Mutabaruka is the latest celebrity to speak out against dancehall artistes trying to create a sub-genre based on trap music which has roots in Atlanta.
With the times changing and the younger generations of dancehall artists trying to solidify their name in the industry, some are taking a new path to popularize a new sub-genre, trap dancehall. This new move of Dancehall artistes deejaying over rap beats has sparked many debates amongst veterans in the industry. The veterans in the industry have continually talked down on this move, with Jamaican poet, Mutabaruka being the latest to voice their stance.
Mutabaruka, whose real name is Allan Hope, took to his social media to again remind everyone that trap dancehall is not real music. “Calling all Jamaican musicians, artistes and producers to start producing real reggae/dancehall riddims music AGAIN, instead of trap hall music.”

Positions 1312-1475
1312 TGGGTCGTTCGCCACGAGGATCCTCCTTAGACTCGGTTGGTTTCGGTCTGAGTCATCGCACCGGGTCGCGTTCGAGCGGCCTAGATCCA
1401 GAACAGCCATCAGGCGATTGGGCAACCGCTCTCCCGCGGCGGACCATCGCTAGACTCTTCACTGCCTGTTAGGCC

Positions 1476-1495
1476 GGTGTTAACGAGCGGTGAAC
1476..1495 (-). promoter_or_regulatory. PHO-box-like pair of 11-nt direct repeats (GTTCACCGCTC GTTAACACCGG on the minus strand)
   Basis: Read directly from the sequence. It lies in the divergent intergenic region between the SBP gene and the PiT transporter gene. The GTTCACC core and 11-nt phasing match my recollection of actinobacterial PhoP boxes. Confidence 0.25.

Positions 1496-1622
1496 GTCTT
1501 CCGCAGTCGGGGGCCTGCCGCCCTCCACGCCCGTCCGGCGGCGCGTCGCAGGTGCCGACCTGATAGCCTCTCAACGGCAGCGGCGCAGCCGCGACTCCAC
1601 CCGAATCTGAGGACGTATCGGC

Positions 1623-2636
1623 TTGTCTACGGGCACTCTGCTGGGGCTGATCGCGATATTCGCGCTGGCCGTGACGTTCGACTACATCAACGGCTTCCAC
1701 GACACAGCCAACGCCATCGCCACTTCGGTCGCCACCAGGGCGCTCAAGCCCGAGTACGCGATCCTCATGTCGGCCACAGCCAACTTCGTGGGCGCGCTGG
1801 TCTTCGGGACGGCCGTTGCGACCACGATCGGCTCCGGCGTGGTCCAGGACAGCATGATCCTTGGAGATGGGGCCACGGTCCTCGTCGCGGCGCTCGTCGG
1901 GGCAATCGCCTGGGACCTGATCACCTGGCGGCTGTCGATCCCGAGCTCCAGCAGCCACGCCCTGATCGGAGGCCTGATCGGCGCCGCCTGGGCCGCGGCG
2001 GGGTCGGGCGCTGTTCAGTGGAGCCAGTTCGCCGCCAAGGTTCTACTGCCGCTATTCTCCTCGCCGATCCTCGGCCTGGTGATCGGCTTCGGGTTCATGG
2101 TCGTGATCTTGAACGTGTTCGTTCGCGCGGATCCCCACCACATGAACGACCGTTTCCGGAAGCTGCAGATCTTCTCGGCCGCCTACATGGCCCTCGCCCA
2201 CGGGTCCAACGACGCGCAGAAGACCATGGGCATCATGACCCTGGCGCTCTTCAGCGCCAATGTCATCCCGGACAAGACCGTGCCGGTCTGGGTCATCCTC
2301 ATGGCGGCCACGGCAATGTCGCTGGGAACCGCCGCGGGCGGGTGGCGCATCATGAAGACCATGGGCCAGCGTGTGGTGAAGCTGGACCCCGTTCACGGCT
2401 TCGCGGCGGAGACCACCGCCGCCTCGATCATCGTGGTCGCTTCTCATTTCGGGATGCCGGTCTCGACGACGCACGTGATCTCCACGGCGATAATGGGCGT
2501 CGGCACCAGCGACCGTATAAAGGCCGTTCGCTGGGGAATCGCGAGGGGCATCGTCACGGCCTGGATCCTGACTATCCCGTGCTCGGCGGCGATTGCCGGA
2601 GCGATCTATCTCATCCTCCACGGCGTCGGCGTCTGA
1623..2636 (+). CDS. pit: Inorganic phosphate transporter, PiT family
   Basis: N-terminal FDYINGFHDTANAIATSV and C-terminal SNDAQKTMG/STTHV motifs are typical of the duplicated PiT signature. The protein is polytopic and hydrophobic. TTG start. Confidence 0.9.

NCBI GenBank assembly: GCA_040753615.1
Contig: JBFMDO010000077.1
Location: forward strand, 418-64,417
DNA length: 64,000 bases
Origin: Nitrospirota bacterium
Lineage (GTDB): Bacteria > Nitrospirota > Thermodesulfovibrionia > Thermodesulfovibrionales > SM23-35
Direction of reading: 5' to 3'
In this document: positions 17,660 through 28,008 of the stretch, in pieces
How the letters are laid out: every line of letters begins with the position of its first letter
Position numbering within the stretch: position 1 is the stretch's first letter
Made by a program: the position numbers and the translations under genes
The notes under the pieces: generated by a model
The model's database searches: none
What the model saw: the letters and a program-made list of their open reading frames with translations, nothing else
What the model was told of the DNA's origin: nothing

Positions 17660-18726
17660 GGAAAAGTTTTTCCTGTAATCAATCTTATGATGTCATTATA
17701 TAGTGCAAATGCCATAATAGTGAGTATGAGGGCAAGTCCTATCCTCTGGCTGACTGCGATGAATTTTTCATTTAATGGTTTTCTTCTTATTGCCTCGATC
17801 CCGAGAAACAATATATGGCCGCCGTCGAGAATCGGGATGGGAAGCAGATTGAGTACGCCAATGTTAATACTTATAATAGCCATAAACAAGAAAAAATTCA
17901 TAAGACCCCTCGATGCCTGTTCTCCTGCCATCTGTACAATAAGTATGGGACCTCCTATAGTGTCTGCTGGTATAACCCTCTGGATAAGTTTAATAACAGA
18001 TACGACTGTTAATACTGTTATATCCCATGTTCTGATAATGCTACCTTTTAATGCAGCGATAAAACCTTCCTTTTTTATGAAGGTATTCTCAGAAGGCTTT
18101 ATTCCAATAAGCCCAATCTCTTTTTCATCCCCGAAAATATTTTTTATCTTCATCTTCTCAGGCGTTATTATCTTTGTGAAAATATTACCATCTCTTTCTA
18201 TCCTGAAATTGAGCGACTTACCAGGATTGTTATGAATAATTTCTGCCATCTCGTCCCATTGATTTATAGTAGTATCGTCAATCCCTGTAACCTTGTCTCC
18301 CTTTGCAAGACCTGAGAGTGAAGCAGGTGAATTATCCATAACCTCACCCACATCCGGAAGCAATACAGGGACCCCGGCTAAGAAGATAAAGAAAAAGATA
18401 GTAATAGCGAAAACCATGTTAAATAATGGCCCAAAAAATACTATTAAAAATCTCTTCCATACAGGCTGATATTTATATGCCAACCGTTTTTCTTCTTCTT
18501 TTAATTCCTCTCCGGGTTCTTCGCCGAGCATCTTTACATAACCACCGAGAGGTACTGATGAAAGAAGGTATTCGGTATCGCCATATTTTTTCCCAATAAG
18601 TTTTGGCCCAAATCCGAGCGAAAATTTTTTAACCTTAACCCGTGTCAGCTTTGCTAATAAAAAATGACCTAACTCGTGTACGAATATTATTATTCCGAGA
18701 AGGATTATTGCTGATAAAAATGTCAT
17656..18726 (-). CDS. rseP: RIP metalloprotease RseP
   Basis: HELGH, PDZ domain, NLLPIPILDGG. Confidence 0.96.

This statement comes after many artistes from the new generation of dancehall voiced their support for trap dancehall being the new sub-genre of reggae/dancehall. These include Ryging King and Squash, who have gained tremendous success and are credited for popularizing the sub-genre.
However, there have been a growing number of voices pleading that trap music should not be the future of dancehall music and that the two genres can co-exist as two separate art forms. Producer Skatta Burrel and international artiste Sean Paul also spoke out against trap dancehall, calling it a disgrace to original dancehall music.
“Think wi did ago just sit and watch dancehall fall in a unuh rat trap music,” said Bounty Killer when he too took to his social media to let everyone know he is against trap dancehall.
Despite all the criticisms from the veterans claiming that this move is killing the industry, trap dancehall shows no signs of slowing down. The ‘Smile Jamaica’ singer Chronixx even hopped on the trend with his song “Dela Move.” The song, which now has 3.6 million views on Youtube, shows that trap dancehall is not all about guns and violence. As pointed out by fans, Chronixx’s song showcases his creativity by having a very distinct rap style which shows how trap dancehall can be a positive move for Jamaican artists.